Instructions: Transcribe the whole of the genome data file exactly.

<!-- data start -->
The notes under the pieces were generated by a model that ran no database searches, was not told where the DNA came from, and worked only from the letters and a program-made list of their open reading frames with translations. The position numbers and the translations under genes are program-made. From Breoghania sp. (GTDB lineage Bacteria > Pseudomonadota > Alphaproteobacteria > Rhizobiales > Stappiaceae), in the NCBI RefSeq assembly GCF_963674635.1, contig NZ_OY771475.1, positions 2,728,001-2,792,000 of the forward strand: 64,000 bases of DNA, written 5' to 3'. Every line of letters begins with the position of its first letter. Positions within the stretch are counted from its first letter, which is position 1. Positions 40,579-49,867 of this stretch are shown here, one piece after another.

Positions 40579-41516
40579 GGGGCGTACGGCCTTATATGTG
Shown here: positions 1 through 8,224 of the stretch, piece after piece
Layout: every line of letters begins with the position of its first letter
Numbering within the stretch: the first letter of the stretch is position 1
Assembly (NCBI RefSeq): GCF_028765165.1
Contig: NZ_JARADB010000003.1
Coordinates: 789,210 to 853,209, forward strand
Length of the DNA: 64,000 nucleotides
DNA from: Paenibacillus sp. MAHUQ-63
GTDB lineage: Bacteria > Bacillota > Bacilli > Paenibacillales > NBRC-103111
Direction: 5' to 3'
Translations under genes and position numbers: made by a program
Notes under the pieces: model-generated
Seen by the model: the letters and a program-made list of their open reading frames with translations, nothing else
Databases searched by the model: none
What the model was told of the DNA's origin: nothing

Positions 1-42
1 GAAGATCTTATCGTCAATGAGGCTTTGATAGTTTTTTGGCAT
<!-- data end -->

The notes under the pieces were generated by a model that ran no database searches, was not told where the DNA came from, and worked only from the letters and a program-made list of their open reading frames with translations. The position numbers and the translations under genes are program-made. From Breoghania sp. (GTDB lineage Bacteria > Pseudomonadota > Alphaproteobacteria > Rhizobiales > Stappiaceae), in the NCBI RefSeq assembly GCF_963674635.1, contig NZ_OY771475.1, positions 2,728,001-2,792,000 of the forward strand: 64,000 bases of DNA, written 5' to 3'. Every line of letters begins with the position of its first letter. Positions within the stretch are counted from its first letter, which is position 1. Positions 40,579-49,867 of this stretch are shown here, one piece after another.

Positions 40579-41516
40579 GGGGCGTACGGCCTTATATGTG
Shown here: positions 1 through 8,224 of the stretch, piece after piece
Layout: every line of letters begins with the position of its first letter
Numbering within the stretch: the first letter of the stretch is position 1
Assembly (NCBI RefSeq): GCF_028765165.1
Contig: NZ_JARADB010000003.1
Coordinates: 789,210 to 853,209, forward strand
Length of the DNA: 64,000 nucleotides
DNA from: Paenibacillus sp. MAHUQ-63
GTDB lineage: Bacteria > Bacillota > Bacilli > Paenibacillales > NBRC-103111
Direction: 5' to 3'
Translations under genes and position numbers: made by a program
Notes under the pieces: model-generated
Seen by the model: the letters and a program-made list of their open reading frames with translations, nothing else
Databases searched by the model: none
What the model was told of the DNA's origin: nothing

Positions 1-42
1 GAAGATCTTATCGTCAATGAGGCTTTGATAGTTTTTTGGCAT